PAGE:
1. Twitter is a real live back and forth conversation, not a radio broadcast from 1937.
Too many businesses use their Twitter stream like a one-way pipe, pumping out dreck best left for an in-house corporate newsletter. (“Our new product launch is just 16 months away!”)
Full of puffery, selling too hard, self-absorbed, trivial, using ‘we’ language. (“We’re all going to the conference today. The cab stinks!”)
Don’t link to your own stuff all the time. The web is a big place full of things that are of interest to your potential customers. Link to those things from your Twitter stream and folks will be more likely to follow you. And less likely to unfollow you.
Twitter is your forum to engage customers, both current and prospective: some happy, some bored, some angry. Use the Twitter search bar on your home page to save searches about your own company.
If you’re not big enough to generate third-party tweets, at least pay attention to what people are saying on relevant business topics you know something about. Then get into the conversation.
Talk to people. Listen to what they say. Then talk some more. You can do it. You never know where it might lead.
Whole Foods engages customers on Twitter better than anyone.
JetBlue Airways, too.
And here’s Frank Eliason, the man behind Comcast Cares.
2. You can’t succeed on Twitter wearing a paper bag over your head.
Don’t use the plain vanilla Twitter page background that came with your sign-up. It’s a sure sign that you don’t care. Upload your own background to make your page inviting, engaging, professional. Even the free ones are nice.
Add your company logo, or your own photo, in your profile area in the top right corner of your page.
Then link to your website or blog. Okay, there’s room for only one live link, not much space for text—and none for pictures—in your profile area. But that shouldn’t stop you.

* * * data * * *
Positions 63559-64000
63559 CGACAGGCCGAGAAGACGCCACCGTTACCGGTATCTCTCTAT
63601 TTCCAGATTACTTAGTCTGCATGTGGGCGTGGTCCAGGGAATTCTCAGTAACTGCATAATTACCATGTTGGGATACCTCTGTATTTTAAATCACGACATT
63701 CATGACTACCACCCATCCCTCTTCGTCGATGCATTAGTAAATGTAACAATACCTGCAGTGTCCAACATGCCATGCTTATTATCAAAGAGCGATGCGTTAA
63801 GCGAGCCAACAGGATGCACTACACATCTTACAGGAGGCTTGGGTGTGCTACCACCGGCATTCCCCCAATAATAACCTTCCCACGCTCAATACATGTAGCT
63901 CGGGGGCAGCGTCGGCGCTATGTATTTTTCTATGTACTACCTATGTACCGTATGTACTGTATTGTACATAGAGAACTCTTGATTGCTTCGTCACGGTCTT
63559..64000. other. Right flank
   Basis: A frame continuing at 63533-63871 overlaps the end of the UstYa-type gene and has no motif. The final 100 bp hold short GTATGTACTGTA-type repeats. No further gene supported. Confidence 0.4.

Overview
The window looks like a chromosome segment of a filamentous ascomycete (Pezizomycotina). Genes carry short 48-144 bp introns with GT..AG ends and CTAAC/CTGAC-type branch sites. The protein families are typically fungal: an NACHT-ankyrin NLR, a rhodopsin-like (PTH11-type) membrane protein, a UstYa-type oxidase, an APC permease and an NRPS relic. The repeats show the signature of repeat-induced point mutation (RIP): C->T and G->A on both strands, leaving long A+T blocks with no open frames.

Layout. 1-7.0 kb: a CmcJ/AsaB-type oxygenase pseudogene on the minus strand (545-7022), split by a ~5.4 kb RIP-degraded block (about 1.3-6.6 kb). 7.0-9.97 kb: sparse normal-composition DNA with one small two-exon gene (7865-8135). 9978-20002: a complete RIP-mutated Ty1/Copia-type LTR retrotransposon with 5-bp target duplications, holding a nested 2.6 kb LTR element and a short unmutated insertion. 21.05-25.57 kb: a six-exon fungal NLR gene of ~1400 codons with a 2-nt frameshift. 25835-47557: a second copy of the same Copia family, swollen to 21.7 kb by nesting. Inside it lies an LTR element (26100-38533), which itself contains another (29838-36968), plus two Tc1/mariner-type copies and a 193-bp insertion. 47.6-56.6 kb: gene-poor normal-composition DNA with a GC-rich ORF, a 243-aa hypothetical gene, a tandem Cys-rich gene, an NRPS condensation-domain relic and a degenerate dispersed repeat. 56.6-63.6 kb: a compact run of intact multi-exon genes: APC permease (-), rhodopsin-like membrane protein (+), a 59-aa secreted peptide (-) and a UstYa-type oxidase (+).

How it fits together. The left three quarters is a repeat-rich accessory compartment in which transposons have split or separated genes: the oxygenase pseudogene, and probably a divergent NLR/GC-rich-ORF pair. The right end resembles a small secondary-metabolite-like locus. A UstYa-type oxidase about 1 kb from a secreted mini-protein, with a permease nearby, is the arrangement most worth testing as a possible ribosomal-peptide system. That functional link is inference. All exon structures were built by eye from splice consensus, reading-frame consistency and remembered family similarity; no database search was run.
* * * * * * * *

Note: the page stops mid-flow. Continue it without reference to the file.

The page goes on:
Customize your look. Use the left sidebar to display pictures of your people, email addresses, what your company does, and more.
Bring your page to life. Looking good matters, just like it did in high school.
Look at what Verizon has done with Twitter.
Here’s Darren Rowse, problogger.
And Shaquille O’Neal.
3. Twitter is not the bulletin board in your company lunchroom.
Don’t fill your Twitter stream with stuff that no one outside your company cares about. It’s a public space, and people are free to come and go as they please.
Twitter is more like a hotel lobby. It’s your reception area, it’s your storefront, it’s a handshake, a business lunch, a non-stop around the clock business convention where every encounter holds the promise of a referral, or even a sale.
But that doesn’t mean you should be pushy. Be polite. Relax. Smile. Shine your shoes and make a good impression. Make your mother proud of you.
Be interesting. Be topical. Be controversial. Be informed, inquisitive, smart, funny, and even though you’re on Twitter for business, don’t be impersonal. Be human.
Like Chris Brogan.
Or Scott Monty, for Ford.
Or Tim Walker, for Hoovers.
4. People don’t suddenly become more gullible just because they’re on Twitter.
Don’t push a system guaranteed to get a million Twitter followers in a week. Don’t spam. Don’t use exclamation points!!! DON’T USE ALL CAPS!!!
Don’t troll for Retweets by sending out automated pre-loaded Tweets quoting Abraham Lincoln every two minutes: “Always bear in mind that your own resolution to succeed is more important than any other.”
Don’t link to your own website all the time. (Even though you’re linking with tiny URLs, Twitter knows. You’ll look like a spammer.)
Don’t send out automated Direct Message thank you notes to new followers: “Hi, [your name goes here], thanks for following! Your website is amazing! Visit mine [link] to buy my stuff TODAY!!!”
Treat people the way you’d like to be treated.
Or Lance Armstrong.